Indian mustard (Brassica juncea) is the most important oilseed crop in India after groundnut. It is grown largely to produce cooking oil from the seeds. However, because the seedpods open naturally to disperse their seeds at different times, part of each harvest is lost.
This 'pod shatter' also makes it difficult for farmers to rotate crops because prematurely released seeds can germinate and become weeds.
Researchers, led by Lars Østergaard from the University of California at San Diego, United States, created genetically modified (GM) Indian mustard whose seedpods will not open naturally. They did this by inserting a gene from a related plant called Arabidopsis.
Their research was published online by Plant Biotechnology Journal on 16 August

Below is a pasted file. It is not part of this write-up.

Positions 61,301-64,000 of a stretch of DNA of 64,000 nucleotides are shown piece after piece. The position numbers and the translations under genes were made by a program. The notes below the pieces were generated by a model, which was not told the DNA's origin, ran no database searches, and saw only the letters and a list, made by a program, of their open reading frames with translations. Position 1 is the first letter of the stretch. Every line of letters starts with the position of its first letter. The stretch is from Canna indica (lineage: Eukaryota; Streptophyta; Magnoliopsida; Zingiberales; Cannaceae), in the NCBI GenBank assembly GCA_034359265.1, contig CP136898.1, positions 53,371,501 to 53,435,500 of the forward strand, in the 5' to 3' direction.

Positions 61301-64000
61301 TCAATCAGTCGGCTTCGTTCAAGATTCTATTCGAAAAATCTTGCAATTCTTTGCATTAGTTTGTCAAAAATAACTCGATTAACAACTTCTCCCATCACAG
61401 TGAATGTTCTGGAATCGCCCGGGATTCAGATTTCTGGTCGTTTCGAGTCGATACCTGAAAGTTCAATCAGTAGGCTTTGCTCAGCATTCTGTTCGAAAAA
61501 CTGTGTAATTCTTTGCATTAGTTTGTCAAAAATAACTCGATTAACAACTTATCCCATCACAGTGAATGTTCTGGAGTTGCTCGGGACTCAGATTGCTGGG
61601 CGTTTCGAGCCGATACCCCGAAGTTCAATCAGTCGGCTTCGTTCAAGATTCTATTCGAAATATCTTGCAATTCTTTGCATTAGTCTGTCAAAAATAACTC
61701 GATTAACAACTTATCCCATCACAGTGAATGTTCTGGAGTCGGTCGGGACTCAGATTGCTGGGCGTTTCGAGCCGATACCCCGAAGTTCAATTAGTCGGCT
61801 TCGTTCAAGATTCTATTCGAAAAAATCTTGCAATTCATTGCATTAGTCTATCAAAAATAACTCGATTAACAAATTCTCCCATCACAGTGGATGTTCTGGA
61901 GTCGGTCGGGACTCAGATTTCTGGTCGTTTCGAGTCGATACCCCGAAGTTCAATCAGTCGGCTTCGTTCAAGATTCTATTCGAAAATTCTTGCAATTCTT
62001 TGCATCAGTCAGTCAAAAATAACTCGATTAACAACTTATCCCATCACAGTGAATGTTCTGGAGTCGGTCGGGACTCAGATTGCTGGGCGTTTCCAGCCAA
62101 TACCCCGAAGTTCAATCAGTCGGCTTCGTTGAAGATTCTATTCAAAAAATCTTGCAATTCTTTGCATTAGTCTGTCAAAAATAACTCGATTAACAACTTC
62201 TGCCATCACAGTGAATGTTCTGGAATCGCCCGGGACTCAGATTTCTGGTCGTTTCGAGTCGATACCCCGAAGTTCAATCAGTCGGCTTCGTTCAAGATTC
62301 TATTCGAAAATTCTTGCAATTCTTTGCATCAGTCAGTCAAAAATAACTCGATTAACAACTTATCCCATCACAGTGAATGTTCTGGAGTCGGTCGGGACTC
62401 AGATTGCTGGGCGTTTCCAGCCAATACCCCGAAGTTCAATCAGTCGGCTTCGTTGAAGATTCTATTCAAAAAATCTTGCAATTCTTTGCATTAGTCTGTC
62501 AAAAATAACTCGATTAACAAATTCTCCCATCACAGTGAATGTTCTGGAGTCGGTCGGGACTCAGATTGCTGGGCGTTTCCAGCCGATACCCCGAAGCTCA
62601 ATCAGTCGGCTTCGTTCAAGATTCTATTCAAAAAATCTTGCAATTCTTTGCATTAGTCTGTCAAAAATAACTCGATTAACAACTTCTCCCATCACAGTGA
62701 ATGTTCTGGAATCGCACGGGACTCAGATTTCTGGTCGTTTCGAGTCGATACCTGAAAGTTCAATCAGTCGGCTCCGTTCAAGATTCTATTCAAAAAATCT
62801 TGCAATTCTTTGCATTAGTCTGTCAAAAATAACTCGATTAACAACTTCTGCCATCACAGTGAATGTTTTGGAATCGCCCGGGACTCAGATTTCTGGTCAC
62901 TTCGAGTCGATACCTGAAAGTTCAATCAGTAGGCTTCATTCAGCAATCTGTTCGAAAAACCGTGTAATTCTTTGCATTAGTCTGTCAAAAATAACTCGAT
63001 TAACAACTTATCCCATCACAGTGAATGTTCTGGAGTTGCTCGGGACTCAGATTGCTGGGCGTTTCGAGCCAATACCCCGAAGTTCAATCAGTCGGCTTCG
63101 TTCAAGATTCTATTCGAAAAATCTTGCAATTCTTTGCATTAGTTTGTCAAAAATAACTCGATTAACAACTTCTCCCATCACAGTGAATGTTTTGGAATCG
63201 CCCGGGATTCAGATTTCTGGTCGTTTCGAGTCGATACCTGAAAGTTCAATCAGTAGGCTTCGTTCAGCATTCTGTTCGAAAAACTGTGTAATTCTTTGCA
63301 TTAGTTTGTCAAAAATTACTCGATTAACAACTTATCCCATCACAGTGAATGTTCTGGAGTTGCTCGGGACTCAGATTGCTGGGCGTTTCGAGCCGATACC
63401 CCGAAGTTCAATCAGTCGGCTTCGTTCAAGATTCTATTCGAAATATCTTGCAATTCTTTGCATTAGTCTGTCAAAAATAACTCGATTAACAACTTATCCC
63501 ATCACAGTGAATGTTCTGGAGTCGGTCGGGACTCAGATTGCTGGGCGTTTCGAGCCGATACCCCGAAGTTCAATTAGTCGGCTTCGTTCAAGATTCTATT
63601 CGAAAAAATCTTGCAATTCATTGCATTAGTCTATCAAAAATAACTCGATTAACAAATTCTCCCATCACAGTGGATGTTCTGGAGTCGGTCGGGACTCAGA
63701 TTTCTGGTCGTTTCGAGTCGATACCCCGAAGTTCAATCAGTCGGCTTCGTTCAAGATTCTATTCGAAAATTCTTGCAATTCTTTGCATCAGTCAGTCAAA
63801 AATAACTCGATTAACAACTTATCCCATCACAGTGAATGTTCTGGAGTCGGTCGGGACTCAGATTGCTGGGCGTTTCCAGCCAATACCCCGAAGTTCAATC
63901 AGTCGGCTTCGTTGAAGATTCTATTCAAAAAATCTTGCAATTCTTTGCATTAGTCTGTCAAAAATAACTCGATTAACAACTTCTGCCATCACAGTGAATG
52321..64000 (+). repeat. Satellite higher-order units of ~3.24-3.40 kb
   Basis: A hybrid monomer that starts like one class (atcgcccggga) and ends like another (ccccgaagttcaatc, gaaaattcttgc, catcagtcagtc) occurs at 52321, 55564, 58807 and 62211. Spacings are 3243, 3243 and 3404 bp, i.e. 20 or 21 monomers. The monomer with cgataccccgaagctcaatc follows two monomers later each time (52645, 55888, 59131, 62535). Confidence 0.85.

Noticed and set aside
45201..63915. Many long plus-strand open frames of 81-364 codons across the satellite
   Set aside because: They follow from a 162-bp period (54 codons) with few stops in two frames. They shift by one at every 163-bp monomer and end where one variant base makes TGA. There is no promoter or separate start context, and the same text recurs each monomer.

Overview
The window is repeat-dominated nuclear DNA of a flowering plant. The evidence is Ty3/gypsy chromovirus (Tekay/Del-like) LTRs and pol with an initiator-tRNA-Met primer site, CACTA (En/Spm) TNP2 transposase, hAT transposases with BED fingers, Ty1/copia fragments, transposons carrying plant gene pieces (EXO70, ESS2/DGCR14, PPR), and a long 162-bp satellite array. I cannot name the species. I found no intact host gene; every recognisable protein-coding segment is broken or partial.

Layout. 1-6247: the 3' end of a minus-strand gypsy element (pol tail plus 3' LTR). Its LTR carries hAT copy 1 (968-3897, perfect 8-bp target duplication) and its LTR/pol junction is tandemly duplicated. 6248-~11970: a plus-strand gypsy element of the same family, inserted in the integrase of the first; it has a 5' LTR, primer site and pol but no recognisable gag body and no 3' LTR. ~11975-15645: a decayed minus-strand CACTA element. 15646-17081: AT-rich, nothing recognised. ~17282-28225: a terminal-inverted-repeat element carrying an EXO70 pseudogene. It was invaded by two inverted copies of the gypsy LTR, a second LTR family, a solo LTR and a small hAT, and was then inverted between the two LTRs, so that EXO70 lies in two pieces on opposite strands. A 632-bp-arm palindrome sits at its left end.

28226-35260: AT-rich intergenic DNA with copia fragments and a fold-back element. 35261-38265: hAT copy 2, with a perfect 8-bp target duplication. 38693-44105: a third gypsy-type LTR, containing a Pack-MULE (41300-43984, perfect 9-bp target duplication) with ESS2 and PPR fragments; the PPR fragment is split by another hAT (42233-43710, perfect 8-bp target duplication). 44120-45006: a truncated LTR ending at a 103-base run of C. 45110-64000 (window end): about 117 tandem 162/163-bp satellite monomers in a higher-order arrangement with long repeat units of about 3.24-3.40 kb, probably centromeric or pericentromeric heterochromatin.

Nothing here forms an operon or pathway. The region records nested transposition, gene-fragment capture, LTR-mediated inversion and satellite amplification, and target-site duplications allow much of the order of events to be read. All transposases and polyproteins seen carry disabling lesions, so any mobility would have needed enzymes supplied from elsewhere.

Østergaard says that controlling seedpod opening could have the added benefit of reducing the chance of the inserted genes moving to non-GM crops or wild species. He adds that the same approach could be used in other crops that disperse their seeds in a similar way, such as soybean and peas.
Indian mustard can tolerate heat and drought. Because of this, Australian crop breeders are crossing it with its close relative Brassica napus (canola or oilseed rape) ?which produces a better quality oil ?to create new varieties.
Østergaard says that combining the new drought resistant varieties with his teams' plants that do not shatter their seeds could yield crops that are well suited for the warmer climates of most developing countries.
Plant Biotechnology Journal doi: 10.1111/j.1467-7652.2005.00156.x (2005)